Friday, October 4, 2013

One Year Anniversary....

Today is the one year anniversary of my last chemotherapy treatment for breast cancer.

It's a little bit surreal.  In some ways I feel like it was just yesterday that I had my last treatment and in some ways it was a lifetime ago.  I can't believe how fast time flies.  Really it does.

October is Breast Cancer awareness month and while I don't condone all the pink merchandise, and I'm not really the "fight like a girl" type....I do believe an awareness campaign is necessary and I want to share my story on the off chance that one woman might feel her boobies because early detection saves lives.

Kate was born in Aug of 2010 and I was an exclusive pumper for about six months.  After I finished pumping I noticed I had a hard spot on my right breast.  I went in to see the doctor and she told me it was a clogged milk duct and I needed to put hot compresses on it and it would go away.  Well, I'm lazy and life happened and I never did get that darn spot to go away but it wasn't a concern. Until a year later when it was still there and it was bugging me.  It also seemed to be getting bigger.  So this time I chose not to go to my GP and to go to my OB/GYN in hopes she'd know what it was.  She looked at it and immediately schedule me for a mammogram. I put it off (I'm not a fan of doctors, and I was 34 and really thought this was an inconvenience.  Cancer was the last thought on my mind.  No one in my family had ever had breast cancer, it wasn't even something I thought I would ever deal with).  Eventually I made the appointment and had the test.  They told me that I needed to return tomorrow at 11 for a biopsy.   I have an HMO.  The wheels of an HMO rarely turn that quickly and I knew at that point I had cancer.  I went in for my biopsy and instead of taking 4 samples, as they said they would, they took 7.  The doctor told me that they would call me on Monday with the results and I got a call the next morning at 10 am.  Not only did I have cancer, but I had two different types of breast cancer in the same breast.  The final diagnosis was Stage I Ductal Carcinoma In Situ and Triple Positive Stage 1a Ductal Carcinoma (the first is non aggressive and the second is aggressive).  The triple positive means that it was fed via hormones and something called HER2 protein.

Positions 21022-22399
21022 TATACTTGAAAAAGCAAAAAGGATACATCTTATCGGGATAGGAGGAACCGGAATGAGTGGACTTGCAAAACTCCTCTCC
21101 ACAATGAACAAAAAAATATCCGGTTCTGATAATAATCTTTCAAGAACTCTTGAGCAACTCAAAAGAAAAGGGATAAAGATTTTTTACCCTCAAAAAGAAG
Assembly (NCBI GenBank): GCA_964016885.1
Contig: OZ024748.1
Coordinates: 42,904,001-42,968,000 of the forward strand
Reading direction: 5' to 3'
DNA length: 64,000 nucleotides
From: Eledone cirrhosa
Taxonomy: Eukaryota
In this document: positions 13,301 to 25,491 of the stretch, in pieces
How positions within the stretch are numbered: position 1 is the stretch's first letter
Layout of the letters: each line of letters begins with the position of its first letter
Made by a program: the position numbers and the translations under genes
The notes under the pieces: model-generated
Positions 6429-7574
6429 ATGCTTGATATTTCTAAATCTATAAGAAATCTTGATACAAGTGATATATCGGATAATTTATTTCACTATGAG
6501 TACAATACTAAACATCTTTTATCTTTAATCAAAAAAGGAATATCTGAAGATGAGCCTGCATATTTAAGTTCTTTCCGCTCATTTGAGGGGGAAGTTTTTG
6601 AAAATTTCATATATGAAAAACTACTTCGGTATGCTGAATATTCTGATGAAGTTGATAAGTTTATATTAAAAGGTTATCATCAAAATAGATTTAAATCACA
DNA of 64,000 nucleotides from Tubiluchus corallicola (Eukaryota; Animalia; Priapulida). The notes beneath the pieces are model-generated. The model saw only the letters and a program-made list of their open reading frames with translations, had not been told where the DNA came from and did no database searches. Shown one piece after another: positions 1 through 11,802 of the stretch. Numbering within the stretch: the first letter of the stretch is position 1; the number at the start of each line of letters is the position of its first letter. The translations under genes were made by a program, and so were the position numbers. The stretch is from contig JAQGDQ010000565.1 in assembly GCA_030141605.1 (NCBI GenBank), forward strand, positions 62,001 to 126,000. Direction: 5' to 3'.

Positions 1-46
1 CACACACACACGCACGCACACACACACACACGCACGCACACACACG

I was devastated.

Next came a flurry of doctors appointments, a bilateral mastectomy, reconstruction, fills, chemotherapy, herceptin treatment and more doctors. :) I had five surgeries in 18 months and can happily say that today I am happier, healthier, and in a better place than I was before my surgery.

I was 34 at diagnosis.  I had no family history of breast cancer.  I am multiracial and am not at high risk.  I had large breasts (the myth is large breasted women rarely get breast cancer).  I breastfed.  None of this matters.  Please, please please.  Feel your boobies.  And if you feel something, don't do what I did :) Have it checked.

And happy Pink October as I like to call it!


  1. Nicely written sweetie - go celebrate.

  2. Thank you for writing and posting this! My mom is a breat cancer survivor!!

  3. I had lost touch Kenna and then found your email of 4/20/12 so I came over to the blog and am so glad I did. Praise God! Yes, we need to be vigilant.
    Angie, a 13 year survivor

  4. Hi there Kenna! I was actually just reading up on a few of your posts and had a quick question about your blog. I was hoping you could email me back when you get the chance, thanks~


    1. Emily you're a no reply blogger....I can't answer you :) My email is


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